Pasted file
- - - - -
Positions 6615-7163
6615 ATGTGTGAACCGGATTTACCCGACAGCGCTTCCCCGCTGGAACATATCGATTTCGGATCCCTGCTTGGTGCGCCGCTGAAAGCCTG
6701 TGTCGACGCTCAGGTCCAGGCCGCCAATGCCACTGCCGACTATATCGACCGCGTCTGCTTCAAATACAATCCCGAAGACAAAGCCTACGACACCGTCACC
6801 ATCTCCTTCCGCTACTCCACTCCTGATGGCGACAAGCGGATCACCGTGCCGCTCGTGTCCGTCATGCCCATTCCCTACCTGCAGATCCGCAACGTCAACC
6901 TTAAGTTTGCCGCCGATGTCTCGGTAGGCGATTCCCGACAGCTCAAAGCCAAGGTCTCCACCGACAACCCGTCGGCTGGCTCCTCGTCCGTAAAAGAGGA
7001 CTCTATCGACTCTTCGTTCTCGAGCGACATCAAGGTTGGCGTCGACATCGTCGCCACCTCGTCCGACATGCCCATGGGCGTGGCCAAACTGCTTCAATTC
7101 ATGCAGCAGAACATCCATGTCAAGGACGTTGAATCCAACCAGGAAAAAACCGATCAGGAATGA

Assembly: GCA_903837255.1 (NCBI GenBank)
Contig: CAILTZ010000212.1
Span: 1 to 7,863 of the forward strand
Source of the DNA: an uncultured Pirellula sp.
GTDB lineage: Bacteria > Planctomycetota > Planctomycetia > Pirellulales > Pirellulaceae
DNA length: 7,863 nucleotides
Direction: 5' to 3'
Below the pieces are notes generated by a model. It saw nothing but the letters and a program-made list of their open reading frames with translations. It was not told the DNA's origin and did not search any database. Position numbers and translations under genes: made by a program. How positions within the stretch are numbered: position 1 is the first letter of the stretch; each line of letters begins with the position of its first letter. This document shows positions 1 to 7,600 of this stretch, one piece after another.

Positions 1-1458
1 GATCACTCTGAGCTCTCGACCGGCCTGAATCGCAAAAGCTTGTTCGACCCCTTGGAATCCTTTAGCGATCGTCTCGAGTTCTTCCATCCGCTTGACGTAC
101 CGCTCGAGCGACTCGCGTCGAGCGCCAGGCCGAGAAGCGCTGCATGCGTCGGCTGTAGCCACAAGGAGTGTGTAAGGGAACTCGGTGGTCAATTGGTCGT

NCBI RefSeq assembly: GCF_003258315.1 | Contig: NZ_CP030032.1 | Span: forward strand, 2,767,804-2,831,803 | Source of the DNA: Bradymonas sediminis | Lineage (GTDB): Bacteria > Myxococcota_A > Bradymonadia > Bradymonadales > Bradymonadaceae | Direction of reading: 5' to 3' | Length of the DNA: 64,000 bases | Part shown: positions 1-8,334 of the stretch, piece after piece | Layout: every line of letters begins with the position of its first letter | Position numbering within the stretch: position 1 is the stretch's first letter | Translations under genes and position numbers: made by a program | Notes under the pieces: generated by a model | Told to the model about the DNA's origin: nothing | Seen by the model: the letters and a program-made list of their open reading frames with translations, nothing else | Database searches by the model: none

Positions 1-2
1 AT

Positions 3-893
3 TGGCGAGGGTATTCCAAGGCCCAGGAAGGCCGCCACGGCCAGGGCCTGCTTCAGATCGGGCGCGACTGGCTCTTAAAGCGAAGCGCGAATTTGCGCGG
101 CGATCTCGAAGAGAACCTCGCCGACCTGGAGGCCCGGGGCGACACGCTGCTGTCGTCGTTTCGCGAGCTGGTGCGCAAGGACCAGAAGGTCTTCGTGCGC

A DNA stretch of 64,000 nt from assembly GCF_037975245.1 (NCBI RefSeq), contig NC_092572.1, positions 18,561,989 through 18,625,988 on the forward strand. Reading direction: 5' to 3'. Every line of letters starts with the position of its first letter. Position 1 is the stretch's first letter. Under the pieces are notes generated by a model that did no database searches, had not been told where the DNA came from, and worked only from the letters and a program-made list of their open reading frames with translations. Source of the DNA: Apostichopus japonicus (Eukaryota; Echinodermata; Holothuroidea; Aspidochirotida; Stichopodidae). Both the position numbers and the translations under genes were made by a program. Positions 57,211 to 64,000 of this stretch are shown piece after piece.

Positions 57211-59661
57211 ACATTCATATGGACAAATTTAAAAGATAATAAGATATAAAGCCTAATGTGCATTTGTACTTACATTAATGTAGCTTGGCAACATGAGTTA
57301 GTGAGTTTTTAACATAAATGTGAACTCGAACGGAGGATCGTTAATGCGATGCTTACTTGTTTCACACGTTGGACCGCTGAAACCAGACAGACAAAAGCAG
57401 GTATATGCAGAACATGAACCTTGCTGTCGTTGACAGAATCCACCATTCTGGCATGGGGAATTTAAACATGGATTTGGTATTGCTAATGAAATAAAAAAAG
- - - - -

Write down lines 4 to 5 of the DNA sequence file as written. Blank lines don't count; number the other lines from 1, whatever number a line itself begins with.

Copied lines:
6801 ATCTCCTTCCGCTACTCCACTCCTGATGGCGACAAGCGGATCACCGTGCCGCTCGTGTCCGTCATGCCCATTCCCTACCTGCAGATCCGCAACGTCAACC
6901 TTAAGTTTGCCGCCGATGTCTCGGTAGGCGATTCCCGACAGCTCAAAGCCAAGGTCTCCACCGACAACCCGTCGGCTGGCTCCTCGTCCGTAAAAGAGGA